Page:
Secondly, I am an atheist also but only because I can't accept a god. I think there is no such thing as a true atheist because anyone that can actually stop to think for one second in a scientific perspective would realize the complexity of life goes so incredibly deep and beyond that there is no answer for anything. While many people consider the religious way the easy direction, I consider the atheist even more so. There is no god because we can't prove its existence and there is a god because we can't prove its nonexistence. I came to the conclusion that I can live happy just accepting what is in front of me. The apple, the bird, the pillow, the river, the snake, the wind, the light, the sky, everything. That's why the pagans were so great. They worshipped that which gave them life and is that not what a god is?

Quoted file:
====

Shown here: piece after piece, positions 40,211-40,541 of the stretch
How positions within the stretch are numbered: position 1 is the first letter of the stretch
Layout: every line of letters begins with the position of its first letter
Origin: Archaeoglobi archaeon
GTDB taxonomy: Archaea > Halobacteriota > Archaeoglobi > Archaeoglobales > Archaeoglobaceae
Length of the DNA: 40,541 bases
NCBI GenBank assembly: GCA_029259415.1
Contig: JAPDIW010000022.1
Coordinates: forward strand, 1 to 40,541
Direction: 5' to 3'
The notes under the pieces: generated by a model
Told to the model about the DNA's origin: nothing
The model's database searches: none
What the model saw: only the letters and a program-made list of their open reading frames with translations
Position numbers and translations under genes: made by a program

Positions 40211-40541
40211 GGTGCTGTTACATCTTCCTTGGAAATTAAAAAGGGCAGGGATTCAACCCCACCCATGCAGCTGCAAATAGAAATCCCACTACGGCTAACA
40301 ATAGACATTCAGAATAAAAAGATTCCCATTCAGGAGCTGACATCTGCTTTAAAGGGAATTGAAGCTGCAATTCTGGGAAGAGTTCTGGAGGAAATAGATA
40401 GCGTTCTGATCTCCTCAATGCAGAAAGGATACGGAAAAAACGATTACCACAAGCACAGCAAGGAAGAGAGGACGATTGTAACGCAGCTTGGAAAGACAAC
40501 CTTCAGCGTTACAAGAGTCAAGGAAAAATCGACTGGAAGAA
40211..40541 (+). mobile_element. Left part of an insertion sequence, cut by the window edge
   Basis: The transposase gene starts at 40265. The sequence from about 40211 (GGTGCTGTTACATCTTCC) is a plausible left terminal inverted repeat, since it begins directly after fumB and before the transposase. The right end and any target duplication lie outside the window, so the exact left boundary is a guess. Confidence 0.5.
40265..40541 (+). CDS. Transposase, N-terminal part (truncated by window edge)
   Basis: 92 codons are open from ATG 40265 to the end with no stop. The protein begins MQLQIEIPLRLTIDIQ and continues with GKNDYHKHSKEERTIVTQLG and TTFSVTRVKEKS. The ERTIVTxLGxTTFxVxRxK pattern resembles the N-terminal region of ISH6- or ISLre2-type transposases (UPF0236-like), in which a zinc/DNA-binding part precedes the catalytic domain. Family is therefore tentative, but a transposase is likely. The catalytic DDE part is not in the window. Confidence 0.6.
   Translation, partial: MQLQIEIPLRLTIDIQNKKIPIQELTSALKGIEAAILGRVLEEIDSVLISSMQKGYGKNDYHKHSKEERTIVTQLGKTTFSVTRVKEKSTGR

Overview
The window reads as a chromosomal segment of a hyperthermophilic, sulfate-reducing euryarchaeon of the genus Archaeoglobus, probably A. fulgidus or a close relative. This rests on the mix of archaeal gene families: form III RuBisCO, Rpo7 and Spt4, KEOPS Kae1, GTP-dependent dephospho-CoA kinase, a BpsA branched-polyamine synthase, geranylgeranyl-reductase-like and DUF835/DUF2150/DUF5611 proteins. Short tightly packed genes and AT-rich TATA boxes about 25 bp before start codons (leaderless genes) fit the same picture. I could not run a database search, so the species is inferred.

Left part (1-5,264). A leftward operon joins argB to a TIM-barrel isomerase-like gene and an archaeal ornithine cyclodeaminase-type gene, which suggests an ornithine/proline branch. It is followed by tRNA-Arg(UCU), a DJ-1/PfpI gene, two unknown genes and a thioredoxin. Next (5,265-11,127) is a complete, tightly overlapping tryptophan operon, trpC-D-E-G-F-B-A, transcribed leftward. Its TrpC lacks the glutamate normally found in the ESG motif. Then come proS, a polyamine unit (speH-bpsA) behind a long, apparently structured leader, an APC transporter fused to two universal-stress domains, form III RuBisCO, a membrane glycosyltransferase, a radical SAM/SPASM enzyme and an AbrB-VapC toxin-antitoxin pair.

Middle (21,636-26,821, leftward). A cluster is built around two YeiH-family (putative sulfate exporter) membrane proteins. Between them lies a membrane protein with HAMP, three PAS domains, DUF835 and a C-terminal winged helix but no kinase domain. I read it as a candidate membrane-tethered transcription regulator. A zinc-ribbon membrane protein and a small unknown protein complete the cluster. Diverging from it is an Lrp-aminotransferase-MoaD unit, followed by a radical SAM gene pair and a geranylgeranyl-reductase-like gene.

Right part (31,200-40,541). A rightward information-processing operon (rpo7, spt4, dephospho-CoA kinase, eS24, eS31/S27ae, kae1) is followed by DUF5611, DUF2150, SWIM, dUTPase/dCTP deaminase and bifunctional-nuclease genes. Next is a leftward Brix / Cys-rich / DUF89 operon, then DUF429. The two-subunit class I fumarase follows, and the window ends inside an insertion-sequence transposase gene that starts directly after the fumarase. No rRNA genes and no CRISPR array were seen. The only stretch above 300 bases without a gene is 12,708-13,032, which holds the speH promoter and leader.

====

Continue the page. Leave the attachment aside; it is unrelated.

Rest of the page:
So in closing: Jesus was peace. Spread jesus. Spread shalom. Spread salam. Stop putting so much emphasis on the religion. Just help out your fellow human. Just be happy.


 
ifihadahif Posted: Wed May 16 06:34:09 2007 Post | Quote in Reply  
  addi said:
>ifihadahif said:
>
>>haha That's a good way to put it. I'm very much in agreement. I've never been a fan of Falwell or any televangelist for that matter, but I don't gleefully celebrate his death either.
>
>I hope you don't think I was "gleefully celebrating" it either. It's obvious that I was not a fan of the man, and thought his life stood for everything I dislike in christianity, but rejoicing over his death is just not my bag, man.
>
>and I don't think celebrating anyone's death out of hatred is cool ever...whether it's Falwell, Osama, or Saddam. You can be relieved that a certain person is gone and what they stood for or did in their life, but joyously celebrating someone's death just hits me the wrong way...that goes for lefties and righties.
>The images of some muslims celebrating in the streets over the 9/11 attacks still sticks in my craw.